The South African hiking bucketlist
Most of us love hiking.
Here’s a complete list of all the South African hikes, as well as the ones we’re dreaming of doing soon. We figure it’s a pretty good indication of what every hiker should aim to do in South Africa. Got anything to add? Tell us in the comments!
The Otter Trail
The Otter Trail needs no introduction: one of South Africa’s most famous hikes, it takes you through coastal forest, river crossings, and viewpoints like this. Bookings open a year in advance – and sell out quickly, especially on dates which are optimal for river crossings. Our Gear editor recently explored the beautiful hike for an upcoming issue: but in the meanwhile, enjoy these photos from former journo, Chris Davies.
The Leopard Trail
Taking you through the wide-open spaces of the Baviaanskloof, The Leopard Trail is one of the newer options on this list. We covered this 55km slackpacking route in our April issue this year – click below to see more breathtaking photos from the assignment.
If you can’t get a booking on the uber-popular Otter Trail, this coastal route is a beautiful alternative. In the words of journalist Morgan Trimble, “the trail crosses many of the same rivers as the Otter, climbs numerous ridges and covers 64 kilometres over six days before reaching Storms River Bridge, near where the Otter Trail starts. Despite its 35-year existence, the Tsitsikamma remains relatively unknown and, thankfully, bookings are easy to come by.”
Walking trails in Kruger
Yes, there are more than one! From multi-day wilderness trails to day hikes, seeing Kruger at eye level is a completely different experience of the park, according to Melanie van Zyl.
Green Mountain Trail
The Green Mountain Trail is a new luxury slack-packing option in the Overberg, and combines two of our favourite things: rolling mountains and wine tasting. It was Welcome Lishivha’s first experience of a multi-day hike, and we figure that he’s spoiled for life. We’ll be featuring it in our upcoming November issue, which is on shelves 24 October.Limpopo / Mpumalanga hiking route
Unlike the other hikes on this list, this is a self-drive route, and it’ll take a week or more. But it links up five best hiking in Limpopo and Mpumalanga, and will take you through some of the most beautiful scenery in South Africa.
Rim of Africa
We haven’t been on the Rim of Africa hiking trail yet, but we had to mention it: it’s absolute bucketlist material. Linking up the Cederberg and Outeniqua mountains, the entire thru-hike is almost 650km long and takes about three months to complete. Most people tackle it in sections though, which range from 60 to 100 kms each.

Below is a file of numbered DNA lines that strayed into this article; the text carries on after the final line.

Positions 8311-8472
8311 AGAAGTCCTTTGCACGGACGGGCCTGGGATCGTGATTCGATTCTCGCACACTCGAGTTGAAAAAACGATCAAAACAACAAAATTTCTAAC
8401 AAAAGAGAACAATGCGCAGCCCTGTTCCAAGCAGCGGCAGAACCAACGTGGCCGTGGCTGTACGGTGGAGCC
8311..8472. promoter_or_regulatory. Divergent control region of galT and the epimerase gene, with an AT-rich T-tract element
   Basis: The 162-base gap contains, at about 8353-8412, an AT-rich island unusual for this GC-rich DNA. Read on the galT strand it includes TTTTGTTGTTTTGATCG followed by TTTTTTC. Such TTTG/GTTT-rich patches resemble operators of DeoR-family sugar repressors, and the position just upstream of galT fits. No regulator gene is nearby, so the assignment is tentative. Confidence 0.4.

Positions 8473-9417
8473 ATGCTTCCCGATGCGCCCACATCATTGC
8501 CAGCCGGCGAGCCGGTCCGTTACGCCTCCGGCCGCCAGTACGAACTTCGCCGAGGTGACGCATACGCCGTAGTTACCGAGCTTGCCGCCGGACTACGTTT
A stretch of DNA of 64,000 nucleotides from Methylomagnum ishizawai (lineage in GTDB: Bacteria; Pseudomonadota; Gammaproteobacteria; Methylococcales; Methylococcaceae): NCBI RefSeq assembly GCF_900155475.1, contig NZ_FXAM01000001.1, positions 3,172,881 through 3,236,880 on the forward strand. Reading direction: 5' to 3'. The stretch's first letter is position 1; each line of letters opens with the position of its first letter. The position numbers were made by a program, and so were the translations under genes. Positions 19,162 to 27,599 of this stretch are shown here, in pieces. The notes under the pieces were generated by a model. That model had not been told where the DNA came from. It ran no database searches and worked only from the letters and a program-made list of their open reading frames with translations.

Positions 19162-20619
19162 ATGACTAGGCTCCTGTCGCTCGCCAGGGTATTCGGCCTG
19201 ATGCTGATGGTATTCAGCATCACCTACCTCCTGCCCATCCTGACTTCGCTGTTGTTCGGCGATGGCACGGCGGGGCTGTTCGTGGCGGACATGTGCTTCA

Table Mountain’s three peaks
Think you’re tough enough? This nine-hour hike takes you from Devil’s Peak, along the saddle up to Maclear’s Beacon, then down the terrifying face of Kloof Corner to Lion’s Peak. As Chris Davies says, “it’s not a hike for the faint-hearted, but if you’re reasonably fit, aren’t scared of heights, and (importantly) can find someone who’s been through the tricky sections before, then it’s hard to imagine a more exciting and rewarding way to hike on Table Mountain.”
Hiking the Hennops Trail
Just 40 minutes from Joburg, you’ll find streams, hills, and beautiful views. There are two main hikes, plus a shorter trail suitable for kids. There’s plenty of scenery to soak up and a swimming pool to splash in post-hike. Get your playmates together, set a date and strap on your tekkies.
Hiking Lion’s Head
According to our Photo Editor, Teagan Cunniffe, there’s no better place to watch the sun-set in Cape Town than Lion’s Head. Looking at her photos, we’re inclined to agree.
Hiking in Clarens
There are four trails on the grounds of St Fort Country House, in Clarens. The tracks, which clamber up the sandstone hills surrounding the picturesque country house, differ in physical difficulty and there is something for everyone. ‘Mushroom Hike’ is a beautiful short walk past mielie fields, along a willow-filled river, then up gravel pathways and a ladder to the shapely eponymous rock pictured above.
Of course, we still haven’t managed to do everything.